Has Manchester lost its old school club culture?

Manchester label and promotors, Libero, want to bring Manchester's old club spirit.

Hannah Starkie Hannah Starkie - 5th March 2021
Luke, Dan and Mike from Libero. Image: Madeleine Penfold

Known around the world for its music and club scene, Manchester has led the way with a forward-thinking approach to clubbing for decades.

At its peak, the Hacienda was at the forefront of shaping not only Manchester’s music but the entire UK’s – and because of that, the Madchester era will go down as one of the most iconic in music history.  But being too young for the Hacienda days, us younger ones can only imagine the scenes and atmosphere that it brought to Manchester.

It’s true that we’ve still got some of the biggest, best and most successful club nights in the UK right here in the city. But that’s just it – they’re so big

I’m often told by older generations that Manchester has lost its club spirit. They say the huge lineups and big money headliners are swallowing the smaller venues to a point where they don’t stand a chance. And we have seen this happen in the past.

The Hacienda

But for me, something that often makes a night so enjoyable is the intimacy of it. Just a few hundred people – if that – there for the music. When the room is small enough that you’re close enough to the speaker and are at risk of blowing an ear drum. Or when don’t have to queue for 30 minutes for a £12 vodka Red Bull. And when you don’t constantly lose your mates amongst a thousand-strong crowd after you’ve nipped to the loo. 


This is something that DJ and Libero head honcho, Luke Welsh, has come to realise. 

He runs the Manchester-based tech-house label Libero with fellow DJs and producers Mike Morrisey and Dan Costello. Collectively, they want to bring back the old club culture that the city was made famous for.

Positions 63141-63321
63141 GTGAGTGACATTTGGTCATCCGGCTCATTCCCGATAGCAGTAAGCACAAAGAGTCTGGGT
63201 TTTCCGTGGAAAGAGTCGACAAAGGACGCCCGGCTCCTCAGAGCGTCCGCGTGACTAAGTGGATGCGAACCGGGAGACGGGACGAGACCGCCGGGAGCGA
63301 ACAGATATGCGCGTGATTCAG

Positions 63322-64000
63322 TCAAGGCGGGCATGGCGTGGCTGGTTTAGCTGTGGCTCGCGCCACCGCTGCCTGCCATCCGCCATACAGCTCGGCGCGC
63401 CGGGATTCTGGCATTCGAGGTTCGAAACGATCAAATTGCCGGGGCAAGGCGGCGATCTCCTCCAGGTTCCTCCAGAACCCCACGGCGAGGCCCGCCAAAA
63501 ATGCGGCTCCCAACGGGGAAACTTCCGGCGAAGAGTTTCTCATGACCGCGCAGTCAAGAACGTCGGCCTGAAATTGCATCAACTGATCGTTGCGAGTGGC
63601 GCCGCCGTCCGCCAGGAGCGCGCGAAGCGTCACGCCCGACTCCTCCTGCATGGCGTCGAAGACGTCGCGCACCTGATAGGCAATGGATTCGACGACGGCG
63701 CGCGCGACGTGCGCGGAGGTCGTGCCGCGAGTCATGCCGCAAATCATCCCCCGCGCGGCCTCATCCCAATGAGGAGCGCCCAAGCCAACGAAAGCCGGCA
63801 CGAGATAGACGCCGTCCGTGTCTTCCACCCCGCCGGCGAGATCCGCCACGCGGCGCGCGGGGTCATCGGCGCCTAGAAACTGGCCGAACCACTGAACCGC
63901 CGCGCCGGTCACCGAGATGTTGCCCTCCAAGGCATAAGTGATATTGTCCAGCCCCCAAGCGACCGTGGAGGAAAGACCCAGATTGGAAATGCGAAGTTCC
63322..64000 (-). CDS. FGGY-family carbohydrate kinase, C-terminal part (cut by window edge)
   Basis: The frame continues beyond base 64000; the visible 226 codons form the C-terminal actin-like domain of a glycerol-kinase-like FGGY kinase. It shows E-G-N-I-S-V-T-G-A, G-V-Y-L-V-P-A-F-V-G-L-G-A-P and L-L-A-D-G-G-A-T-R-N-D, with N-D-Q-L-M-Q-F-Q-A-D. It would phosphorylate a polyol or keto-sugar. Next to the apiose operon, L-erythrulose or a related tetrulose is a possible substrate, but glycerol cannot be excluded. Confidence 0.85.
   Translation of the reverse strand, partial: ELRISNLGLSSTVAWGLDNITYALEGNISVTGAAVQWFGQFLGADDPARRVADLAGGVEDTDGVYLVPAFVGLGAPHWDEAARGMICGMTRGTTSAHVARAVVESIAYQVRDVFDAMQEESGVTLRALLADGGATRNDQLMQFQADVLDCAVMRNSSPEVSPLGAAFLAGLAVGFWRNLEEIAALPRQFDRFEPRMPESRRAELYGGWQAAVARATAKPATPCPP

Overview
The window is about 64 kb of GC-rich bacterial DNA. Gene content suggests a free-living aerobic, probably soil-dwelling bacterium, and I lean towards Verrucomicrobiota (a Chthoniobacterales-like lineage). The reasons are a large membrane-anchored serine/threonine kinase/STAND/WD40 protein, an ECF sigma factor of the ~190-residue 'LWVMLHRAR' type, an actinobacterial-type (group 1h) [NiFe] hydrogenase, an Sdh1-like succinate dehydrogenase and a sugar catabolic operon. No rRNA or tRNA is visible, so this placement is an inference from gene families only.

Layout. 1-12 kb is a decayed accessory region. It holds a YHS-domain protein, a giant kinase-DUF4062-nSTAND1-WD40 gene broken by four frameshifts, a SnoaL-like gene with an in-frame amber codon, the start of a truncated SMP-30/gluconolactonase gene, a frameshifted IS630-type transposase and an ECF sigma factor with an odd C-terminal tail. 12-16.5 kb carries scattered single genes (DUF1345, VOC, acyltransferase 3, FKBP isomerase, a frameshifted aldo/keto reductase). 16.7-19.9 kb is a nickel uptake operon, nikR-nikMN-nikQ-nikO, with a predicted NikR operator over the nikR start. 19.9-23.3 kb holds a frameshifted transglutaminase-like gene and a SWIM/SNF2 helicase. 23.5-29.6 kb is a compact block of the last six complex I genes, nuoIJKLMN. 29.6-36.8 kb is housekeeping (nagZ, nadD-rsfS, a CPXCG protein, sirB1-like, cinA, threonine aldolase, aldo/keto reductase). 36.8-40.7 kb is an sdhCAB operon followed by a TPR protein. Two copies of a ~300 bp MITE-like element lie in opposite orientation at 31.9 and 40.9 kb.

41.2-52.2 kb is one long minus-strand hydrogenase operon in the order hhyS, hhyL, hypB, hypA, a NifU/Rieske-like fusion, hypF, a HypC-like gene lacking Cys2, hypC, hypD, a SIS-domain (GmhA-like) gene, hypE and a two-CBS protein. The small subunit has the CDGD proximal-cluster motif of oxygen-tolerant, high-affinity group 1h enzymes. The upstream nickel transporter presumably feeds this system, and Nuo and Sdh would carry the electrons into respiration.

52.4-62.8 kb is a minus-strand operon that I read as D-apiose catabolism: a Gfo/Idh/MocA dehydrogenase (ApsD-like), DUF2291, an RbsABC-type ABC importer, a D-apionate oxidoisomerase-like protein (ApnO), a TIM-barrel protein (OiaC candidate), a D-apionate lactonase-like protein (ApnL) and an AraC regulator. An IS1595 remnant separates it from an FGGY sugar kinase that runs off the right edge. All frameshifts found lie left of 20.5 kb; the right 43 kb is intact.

Luke Welsh at Viadux last year

“We founded Libero as an idea in 2018 whilst playing at Hideout festival,” said Luke. “We are from the same area in Manchester, and we’ve been great friends since we were young. To have two other like-minded DJs, promoters and producers who have a passion for the same sound and passion for events is very lucky. I wouldn’t change the team for the world.

“Mike and Dan who have played all over the UK are two of the hottest producers in our sound at the moment. They both attended Leeds college of Music but they’re Mancunians – we’re all North Manchester.” 

Being born and bred in Manchester, Luke started on the Manchester club scene way back.  With residencies at Sankeys, Warehouse Project and with Kaluki over the years, he knows the scene well. 

The boys playing The Warehouse Project

However, Libero also takes inspiration from Ibiza, particularly Marco Carola’s Music On event, which has somewhat of a cult following. With a Music On night, you know what to expect – a familiar roster of DJs will be playing, and the chances are you’ll see the same faces bobbing about the crowd. 

But because of this, the insanely popular house night has developed its own community. One that creates a no nonsense, no frills and pure love for the music atmosphere. This idea has formed part of Libero’s ethos, as it also mirrors the famed Manchester club community from back in the day.

“The label started based on a mutual passion and love for Ibiza club night Music On. The Amnesia terrace – and now Pacha – have really put us in the lane we’re in today,” said Luke. 

“We strictly take inspiration [from Music On] though, we’re not looking to replicate someone’s else model, we’re looking to carve our own out. The main ethos is producing consistently high-level events, label releases and travelling the world playing the Libero sound. Our events went from strength-to-strength pre-pandemic and we’re coming back stronger than ever.” 

“If there was one thing we could bring back to the city, it would be the small club scene. Sankeys was the last club Manchester had that the Mancunians actually loved. The spaces we have now are cool, but the city is missing some top-level small clubs in the city.” 


So, for Luke, maintaining the Manchester-centric ethos means gone are the days of flying in big name DJs from around the world. With their Libero events, the boys hope to draw attention back to Manchester’s very own talent. By using a residencies model, they want to scale back production whilst giving local DJs and producers the chance to showcase their music in their hometown. With this, comes familiar faces, familiar DJs and a strong reputation we’ll learn to expect from them. Consistency is key. 

Mike Morrisey at Social Avenue

With the roadmap out of lockdown announced last week have come lots of possibilities. Although he can’t say what, Luke tells us there’s plenty in the pipeline for him and Libero later this year, with indoor and outdoor events in the planning. 

But one thing’s for certain, I can’t wait to get back to it. I particularly can’t wait to rage when someone barges past me in the crowd, to be honest. Oh, how I miss it all.

Soon guys, soon. 

Keep up to date with Libero’s events and releases here